Teenage parenthood, particularly when the mother is under 18, is known to increase risk and poor outcomes for their children.
Whether low income teenagers (responsible for a majority of the births) get pregnant to receive an income and subsidised accommodation from the state is an ongoing debate. It is impossible to say that this is true or untrue given the claim concerns thousands of individuals with their own circumstances and motivations. Most people can quote anecdotal evidence that would support the notion. I tend towards thinking that many of those who get pregnant and give birth do so because there is little reason to avoid it. The upsides outweigh the down. The following passage is interesting;
In "Promises I Can Keep: Why Poor Women Put Motherhood Before Marriage," Kathryn Edin and Maria Kefalas report the findings of their two-and-a-half year field study of 162 young, unmarried mothers living in Philadelphia's blighted urban neighborhoods. Although considerable research has been devoted to understanding the dramatic increase in non-marital child bearing among young women in low-income communities, Edin and Kefalas saw that the "perspectives and life experiences" of low-income single mothers were mostly absent from the body of scientific evidence. In the course of their interviews and interactions with the women in their study, Edin and Kefalas found that low-income teenagers do, in fact, "knowingly" become pregnant, and many consider early, out-of-wedlock child-bearing as not only a valid life option, but a mature and responsible choice.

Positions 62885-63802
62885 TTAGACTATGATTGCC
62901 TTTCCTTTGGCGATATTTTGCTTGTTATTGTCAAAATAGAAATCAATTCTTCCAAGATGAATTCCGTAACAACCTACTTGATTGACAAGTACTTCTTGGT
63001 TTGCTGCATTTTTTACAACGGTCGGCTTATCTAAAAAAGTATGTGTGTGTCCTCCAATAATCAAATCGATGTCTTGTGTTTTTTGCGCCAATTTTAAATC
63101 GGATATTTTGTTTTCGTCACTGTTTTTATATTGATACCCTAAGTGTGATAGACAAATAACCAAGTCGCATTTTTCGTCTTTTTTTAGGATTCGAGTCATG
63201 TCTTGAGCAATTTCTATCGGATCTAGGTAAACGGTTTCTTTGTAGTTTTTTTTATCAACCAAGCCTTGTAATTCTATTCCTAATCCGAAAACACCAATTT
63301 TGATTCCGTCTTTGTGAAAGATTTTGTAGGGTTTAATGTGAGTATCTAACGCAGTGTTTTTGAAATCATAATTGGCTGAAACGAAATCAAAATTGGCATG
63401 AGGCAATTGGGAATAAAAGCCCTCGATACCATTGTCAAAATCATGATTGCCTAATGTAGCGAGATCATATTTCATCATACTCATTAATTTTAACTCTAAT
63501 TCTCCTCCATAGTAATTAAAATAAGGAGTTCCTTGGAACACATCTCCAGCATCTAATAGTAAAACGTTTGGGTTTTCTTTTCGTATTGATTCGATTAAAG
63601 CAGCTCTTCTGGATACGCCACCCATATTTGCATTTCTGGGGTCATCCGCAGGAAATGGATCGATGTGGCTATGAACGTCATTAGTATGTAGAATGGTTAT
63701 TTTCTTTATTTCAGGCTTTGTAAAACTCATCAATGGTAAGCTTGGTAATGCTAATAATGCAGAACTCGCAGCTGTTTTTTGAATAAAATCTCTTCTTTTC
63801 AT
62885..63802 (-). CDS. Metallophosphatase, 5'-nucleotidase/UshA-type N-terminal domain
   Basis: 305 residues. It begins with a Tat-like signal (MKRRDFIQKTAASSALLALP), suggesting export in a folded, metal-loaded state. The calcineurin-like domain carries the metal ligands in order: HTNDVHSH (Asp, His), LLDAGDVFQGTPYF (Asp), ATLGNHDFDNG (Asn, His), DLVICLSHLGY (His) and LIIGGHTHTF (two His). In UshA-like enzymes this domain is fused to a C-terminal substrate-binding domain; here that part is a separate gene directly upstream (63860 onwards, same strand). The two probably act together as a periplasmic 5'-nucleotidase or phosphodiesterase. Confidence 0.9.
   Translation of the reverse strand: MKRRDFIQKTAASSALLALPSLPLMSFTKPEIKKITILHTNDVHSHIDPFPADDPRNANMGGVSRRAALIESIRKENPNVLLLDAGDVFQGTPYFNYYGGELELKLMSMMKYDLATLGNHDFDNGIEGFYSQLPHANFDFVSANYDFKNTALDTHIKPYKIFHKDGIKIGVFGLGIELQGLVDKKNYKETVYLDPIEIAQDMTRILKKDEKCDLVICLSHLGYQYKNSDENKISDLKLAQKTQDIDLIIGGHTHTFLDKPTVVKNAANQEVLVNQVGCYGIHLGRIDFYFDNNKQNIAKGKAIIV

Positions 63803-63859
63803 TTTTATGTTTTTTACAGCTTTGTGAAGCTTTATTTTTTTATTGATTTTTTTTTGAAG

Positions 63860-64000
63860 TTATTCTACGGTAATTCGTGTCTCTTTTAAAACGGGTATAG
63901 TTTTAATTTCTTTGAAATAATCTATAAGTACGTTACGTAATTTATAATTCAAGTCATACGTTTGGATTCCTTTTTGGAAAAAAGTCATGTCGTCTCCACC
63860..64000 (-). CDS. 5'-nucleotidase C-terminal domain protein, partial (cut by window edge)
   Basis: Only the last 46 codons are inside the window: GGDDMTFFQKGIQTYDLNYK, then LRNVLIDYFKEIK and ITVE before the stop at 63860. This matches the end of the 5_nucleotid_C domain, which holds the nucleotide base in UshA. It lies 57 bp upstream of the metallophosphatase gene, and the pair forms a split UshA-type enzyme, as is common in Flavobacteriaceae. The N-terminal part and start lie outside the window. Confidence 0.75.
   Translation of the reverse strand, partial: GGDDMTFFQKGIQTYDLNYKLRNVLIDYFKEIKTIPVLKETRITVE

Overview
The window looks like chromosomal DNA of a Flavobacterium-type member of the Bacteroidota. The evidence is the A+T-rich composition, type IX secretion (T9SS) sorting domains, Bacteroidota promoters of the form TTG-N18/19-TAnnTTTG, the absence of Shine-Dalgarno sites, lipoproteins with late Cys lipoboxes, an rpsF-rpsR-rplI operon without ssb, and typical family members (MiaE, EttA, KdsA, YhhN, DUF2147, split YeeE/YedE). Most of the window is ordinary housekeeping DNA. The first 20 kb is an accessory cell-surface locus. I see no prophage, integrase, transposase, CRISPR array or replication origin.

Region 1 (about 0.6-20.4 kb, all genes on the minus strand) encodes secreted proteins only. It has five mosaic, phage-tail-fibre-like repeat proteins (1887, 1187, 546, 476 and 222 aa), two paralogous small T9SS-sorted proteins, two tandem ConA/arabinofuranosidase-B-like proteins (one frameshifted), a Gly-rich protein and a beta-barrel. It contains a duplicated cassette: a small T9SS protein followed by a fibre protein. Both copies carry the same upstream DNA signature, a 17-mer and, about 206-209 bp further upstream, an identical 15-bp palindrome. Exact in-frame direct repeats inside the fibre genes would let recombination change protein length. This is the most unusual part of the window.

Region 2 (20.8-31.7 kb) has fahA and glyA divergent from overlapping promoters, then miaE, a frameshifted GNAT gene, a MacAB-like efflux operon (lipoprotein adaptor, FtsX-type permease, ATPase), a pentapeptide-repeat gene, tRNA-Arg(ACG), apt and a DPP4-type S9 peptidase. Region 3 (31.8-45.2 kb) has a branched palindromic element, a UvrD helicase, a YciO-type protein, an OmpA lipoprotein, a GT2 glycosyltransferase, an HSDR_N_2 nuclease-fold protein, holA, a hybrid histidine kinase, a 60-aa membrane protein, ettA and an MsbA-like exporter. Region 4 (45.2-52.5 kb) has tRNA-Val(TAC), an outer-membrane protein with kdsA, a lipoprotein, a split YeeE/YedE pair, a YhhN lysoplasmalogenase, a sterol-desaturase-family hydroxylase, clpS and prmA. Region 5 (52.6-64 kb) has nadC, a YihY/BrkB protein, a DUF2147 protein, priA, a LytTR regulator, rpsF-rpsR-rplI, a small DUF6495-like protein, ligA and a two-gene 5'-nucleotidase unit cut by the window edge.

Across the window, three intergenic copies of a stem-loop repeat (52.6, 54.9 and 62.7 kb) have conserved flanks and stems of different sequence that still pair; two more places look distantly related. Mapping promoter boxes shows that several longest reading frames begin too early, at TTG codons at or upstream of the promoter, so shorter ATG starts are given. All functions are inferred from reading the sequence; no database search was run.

"To most middle class observers, depending on their philosophical take on things, a poor woman with children but no husband, diploma or job is either a victim of her circumstances or undeniable proof that American society is coming apart at the seams," the authors write. "But in the social world inhabited by poor women, a baby born into such conditions represents an opportunity to prove one's worth." While the poor women they studied perceive marriage as a "luxury" -- "something they aspired to but feared they might never achieve" -- having children is viewed as a necessity, "an absolutely essential part of a young woman's life, the chief source of identity and meaning." And while the exclusive rhetoric of Single Mothers by Choice identifies the ideal single mother as a woman who has "completed college," and is "able to support a child without recourse to public funds," the young women in "Promises I Can Keep" express a high degree of confidence in their ability to be excellent mothers despite their disadvantaged circumstances.
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